The workshop takes place at Humboldt-Universität zu Berlin, Unter den Linden 6, 10099 Berlin (Main building) in Lichthof Ost (when accessing the building from the main entrance at Unter den Linden, go to the right): https://goo.gl/maps/AWFK4gAFtAqrw97T6

Location Map (Lichthof Ost marked in red):

Map

Rules and Hygiene

Participants must follow the university’s “one of three” rule, meaning allowed are only people who are either vaccinated, recovered or tested (last 48h). All participants have to wear masks and must fill out a contact sheet on site. Please keep a distance of 1.5 metres between other participants. Please also adhere to the common hygiene etiquette.

Contact

If you need to contact us, please write to:

car21-sfb1412@lists.hu-berlin.de

Call

Contributions to the workshop may cover, but are not limited to, the following topics:

  • register variation
  • syntactic, structural, and grammatical complexity
  • morphological complexity
  • cognitive and processing complexity
  • recursion and embedding
  • variationist theory

Format of the Abstracts

Authors should submit anonymous 2-page abstracts (figures and references can be on a separate page) in a 12-point font (e.g. Times New Roman) to

car21-sfb1412@lists.hu-berlin.de

References should be formatted according to the APA guidelines. Abstracts will be peer reviewed. Talks will be given 30 minute slots including discussion. The workshop language is English.

References

Arnold, Jennifer E., Anthony Losongco, Thomas Wasow & Ryan Ginstrom. 2000. Heaviness vs. newness: The effects of structural complexity and discourse status on constituent ordering. Lan- guage 76(1). 28. https://doi.org/10.2307/417392.

Biber, Douglas. 2012. Register as a predictor of linguistic variation. Corpus Linguistics and Linguistic Theory 8(1). 9–37. https://doi.org/10.1515/cllt-2012-0002.

Biber, Douglas & Bethany Gray. 2010. Challenging stereotypes about academic writing: Com- plexity, elaboration, explicitness. Journal of English for Academic Purposes 9(1). 2–20. https: //doi.org/10.1016/j.jeap.2010.01.001.

Gibson, Edward. 1998. Linguistic complexity: Locality of syntactic dependencies. Cognition 68(1). 1–76. https://doi.org/10.1016/s0010-0277(98)00034-1.

Gibson, Edward. 2001. The Dependency Locality Theory. In Alec P. Marantz, Yasushi Miyashita & Wayne O’Neil (eds.), Image, Language, Brain: Papers from the First Mind Articulation Project Symposium, Cambridge, MA: The MIT Press. https://doi.org/10.7551/mitpress/3654.003.0008. https://doi.org/10.7551/mitpress/3654.003.0008.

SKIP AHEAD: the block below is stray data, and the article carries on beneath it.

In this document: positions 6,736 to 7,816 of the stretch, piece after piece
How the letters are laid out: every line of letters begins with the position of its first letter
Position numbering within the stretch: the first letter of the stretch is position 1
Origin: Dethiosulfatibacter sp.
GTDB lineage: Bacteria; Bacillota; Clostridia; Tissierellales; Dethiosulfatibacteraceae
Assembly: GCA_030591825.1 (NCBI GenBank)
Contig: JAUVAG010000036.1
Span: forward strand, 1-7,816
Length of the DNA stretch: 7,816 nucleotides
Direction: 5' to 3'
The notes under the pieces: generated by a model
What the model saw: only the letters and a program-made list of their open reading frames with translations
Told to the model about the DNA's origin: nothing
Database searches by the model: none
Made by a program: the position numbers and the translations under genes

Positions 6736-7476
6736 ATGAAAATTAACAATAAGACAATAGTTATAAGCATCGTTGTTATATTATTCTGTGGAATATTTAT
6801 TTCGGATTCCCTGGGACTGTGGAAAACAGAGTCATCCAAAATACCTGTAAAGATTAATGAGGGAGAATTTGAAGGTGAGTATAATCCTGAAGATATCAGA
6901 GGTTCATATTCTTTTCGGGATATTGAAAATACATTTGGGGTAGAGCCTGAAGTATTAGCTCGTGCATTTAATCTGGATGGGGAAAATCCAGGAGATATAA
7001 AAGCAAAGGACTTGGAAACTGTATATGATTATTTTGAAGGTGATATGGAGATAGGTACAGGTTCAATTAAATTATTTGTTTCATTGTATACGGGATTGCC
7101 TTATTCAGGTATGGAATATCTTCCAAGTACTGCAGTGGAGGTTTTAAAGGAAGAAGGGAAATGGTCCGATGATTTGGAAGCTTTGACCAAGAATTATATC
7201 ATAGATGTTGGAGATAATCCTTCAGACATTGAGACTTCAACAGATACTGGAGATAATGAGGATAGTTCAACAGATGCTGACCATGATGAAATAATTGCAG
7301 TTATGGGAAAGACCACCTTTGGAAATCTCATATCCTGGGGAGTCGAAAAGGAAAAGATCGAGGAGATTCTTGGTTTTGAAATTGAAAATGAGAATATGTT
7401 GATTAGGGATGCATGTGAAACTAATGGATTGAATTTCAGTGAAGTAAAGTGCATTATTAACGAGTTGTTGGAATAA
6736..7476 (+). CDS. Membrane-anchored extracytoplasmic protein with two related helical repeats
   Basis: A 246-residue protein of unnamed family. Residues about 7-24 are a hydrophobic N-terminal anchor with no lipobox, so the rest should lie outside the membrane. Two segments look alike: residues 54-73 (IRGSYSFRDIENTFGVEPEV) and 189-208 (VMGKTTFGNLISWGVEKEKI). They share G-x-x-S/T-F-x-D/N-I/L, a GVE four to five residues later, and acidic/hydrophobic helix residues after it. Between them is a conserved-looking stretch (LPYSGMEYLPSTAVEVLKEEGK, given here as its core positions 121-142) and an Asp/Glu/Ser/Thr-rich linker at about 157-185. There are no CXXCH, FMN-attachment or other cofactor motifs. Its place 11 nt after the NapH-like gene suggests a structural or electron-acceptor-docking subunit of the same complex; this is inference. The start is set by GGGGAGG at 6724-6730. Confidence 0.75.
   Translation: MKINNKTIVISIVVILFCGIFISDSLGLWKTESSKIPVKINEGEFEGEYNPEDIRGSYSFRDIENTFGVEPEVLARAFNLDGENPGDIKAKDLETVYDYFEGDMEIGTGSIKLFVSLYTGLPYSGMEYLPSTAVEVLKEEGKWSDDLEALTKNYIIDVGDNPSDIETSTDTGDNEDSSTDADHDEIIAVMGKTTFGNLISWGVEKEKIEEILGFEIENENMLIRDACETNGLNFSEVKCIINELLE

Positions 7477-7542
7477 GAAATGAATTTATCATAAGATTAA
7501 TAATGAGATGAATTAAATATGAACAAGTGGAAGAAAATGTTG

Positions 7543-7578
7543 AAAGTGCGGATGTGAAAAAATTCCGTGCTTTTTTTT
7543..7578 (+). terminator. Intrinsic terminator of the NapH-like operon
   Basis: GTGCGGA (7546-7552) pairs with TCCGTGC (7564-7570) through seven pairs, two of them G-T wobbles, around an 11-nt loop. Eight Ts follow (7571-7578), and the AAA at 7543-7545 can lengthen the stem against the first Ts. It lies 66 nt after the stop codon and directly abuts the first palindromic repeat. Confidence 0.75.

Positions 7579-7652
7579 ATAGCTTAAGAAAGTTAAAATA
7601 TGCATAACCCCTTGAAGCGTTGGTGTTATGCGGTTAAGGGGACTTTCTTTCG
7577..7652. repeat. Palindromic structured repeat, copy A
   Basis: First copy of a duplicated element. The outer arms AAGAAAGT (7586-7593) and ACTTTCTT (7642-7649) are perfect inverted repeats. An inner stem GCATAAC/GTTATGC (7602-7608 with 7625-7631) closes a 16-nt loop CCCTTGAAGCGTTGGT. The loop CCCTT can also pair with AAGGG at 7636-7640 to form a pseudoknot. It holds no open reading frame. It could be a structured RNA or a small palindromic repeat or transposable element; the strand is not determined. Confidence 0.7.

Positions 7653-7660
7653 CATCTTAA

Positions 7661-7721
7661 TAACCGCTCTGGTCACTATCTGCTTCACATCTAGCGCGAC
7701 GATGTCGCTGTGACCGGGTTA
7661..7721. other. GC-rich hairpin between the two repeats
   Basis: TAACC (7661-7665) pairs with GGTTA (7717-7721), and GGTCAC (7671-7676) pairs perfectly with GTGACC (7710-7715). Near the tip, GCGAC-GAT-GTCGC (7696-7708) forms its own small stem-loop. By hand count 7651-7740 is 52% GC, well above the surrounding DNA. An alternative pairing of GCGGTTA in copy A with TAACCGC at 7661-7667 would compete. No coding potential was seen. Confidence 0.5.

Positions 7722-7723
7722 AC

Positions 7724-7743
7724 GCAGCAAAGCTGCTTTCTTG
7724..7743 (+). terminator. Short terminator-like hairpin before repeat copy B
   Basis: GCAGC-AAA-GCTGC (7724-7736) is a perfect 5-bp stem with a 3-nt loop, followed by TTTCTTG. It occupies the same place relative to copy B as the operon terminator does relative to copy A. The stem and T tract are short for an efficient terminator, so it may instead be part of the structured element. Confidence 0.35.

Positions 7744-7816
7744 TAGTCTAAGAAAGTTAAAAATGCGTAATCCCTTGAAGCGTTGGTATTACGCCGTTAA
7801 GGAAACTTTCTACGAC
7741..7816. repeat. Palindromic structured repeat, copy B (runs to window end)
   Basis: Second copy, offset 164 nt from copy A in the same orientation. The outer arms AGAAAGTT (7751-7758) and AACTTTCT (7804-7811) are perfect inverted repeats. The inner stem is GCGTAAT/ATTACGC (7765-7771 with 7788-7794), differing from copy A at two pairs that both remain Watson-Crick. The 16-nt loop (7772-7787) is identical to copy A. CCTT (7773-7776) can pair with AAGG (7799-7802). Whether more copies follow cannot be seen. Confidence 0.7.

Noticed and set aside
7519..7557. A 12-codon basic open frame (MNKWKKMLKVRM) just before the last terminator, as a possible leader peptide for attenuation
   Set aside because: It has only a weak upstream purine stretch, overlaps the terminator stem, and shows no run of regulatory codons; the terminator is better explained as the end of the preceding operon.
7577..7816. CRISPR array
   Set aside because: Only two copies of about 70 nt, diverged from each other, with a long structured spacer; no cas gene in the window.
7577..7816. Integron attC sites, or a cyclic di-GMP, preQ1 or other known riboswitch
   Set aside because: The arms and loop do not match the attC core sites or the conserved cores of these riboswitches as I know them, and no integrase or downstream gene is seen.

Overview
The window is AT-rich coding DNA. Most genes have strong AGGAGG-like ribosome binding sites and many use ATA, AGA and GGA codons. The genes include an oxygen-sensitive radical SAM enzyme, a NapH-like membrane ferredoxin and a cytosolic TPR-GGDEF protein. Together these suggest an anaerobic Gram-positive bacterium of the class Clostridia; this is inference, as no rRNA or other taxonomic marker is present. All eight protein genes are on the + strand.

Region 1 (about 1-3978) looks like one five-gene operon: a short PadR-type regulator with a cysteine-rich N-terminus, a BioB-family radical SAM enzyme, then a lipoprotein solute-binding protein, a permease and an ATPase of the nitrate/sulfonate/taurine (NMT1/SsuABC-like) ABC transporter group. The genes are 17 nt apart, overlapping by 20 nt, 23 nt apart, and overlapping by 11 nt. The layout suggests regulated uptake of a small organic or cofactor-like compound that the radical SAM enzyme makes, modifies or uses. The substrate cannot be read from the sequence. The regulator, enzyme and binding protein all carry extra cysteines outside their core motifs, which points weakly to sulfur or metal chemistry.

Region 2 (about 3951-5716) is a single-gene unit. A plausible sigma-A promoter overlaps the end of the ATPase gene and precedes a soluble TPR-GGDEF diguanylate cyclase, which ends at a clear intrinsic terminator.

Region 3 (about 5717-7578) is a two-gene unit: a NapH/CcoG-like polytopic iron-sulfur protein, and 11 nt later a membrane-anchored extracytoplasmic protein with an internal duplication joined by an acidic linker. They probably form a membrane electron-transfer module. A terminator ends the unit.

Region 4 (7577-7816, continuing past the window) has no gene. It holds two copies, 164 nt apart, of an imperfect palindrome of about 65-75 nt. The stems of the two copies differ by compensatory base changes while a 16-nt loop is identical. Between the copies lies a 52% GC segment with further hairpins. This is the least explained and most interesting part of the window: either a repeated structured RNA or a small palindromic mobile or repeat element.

Halliday, Michael A. K. 1979. Differences between spoken and written language. In Glenda Page, John Elkins & Barrie O’Connor (eds.), Communication through reading: Proceedings of Fourth Australian Reading Conference. 37–52. Adelaide: Australian Reading Association.

Karlsson, Fred. 2007. Constraints on multiple center-embedding of clauses. Journal of Linguistics 3(43). 365–392. https://doi.org/https://doi.org/10.1017/S0022226707004616.

Kornai, András. 2014. Resolving the infinitude controversy. Journal of Logic, Language and Infor- mation 23(4). 481–492. https://doi.org/10.1007/s10849-014-9203-2.

Lu, Xiaofei. 2011. A corpus-based evaluation of syntactic complexity measures as indices of college- level ESL writers’ language development. TESOL Quarterly 45(1). 1–27.

Maas, Utz. 2006. Der Übergang von Oralität zu Skribalität in soziolinguistischer Perspektive. In Soziolinguistik: Ein internationales Handbuch zur Wissenschaft von Sprache und Gesellschaft, vol. 2 (Handbücher zur Sprach- und Kommunikationswissenschaft), 2147–2170. De Gruyter.

Maas, Utz. 2010. Literat und orat. Grundbegriffe der Analyse geschriebener und gesprochener Sprache. Grazer Linguistische Studien (73). 21–150.

Miller, Jim & Regina Weinert. 1998. Spontaneous spoken language: Syntax and discourse .

Sakel, Jeanette & Eugenie Stapert. 2010. Pirahã – in need of recursive syntax? In Harry van der Hulst, Jeanette Sakel & Eugenie Stapert (eds.), Recursion and human language, 1–16. Berlin, New York: De Gruyter Mouton. https://doi.org/10.1515/9783110219258.1.

Szmrecsányi, Benedikt M. 2004. On operationalizing syntactic complexity. In The 7th International Conference on the Statistical Analysis of Textual Data. 1031–1038. Louvain La Neuve: Presses universitaires de Louvain.

Verhoeven, Elisabeth & Nico Lehmann. 2018. Self-embedding and complexity in oral registers. Glossa: A journal of general linguistics 3(1). 1–30. https://doi.org/https://doi.org/10.5334/ gjgl.592.

Weiss, Zarah & Detmar Meurers. 2019. Analyzing linguistic complexity and accuracy in academic language development of German across elementary and secondary school. In Proceedings of the fourteenth workshop on innovative use of nlp for building educational applications. 380–393. Florence, Italy: Association for Computational Linguistics. https://doi.org/10.18653/v1/W19- 4440. https://www.aclweb.org/anthology/W19-4440.

Weiss, Zarah Leonie. 2017. Using measures of linguistic complexity to assess German L2 proficiency in learner corpora under consideration of task-effects: MA thesis.

 

Funded by the Deutsche Forschungsgemeinschaft (DFG, German Research Foundation) – SFB 1412, 416591334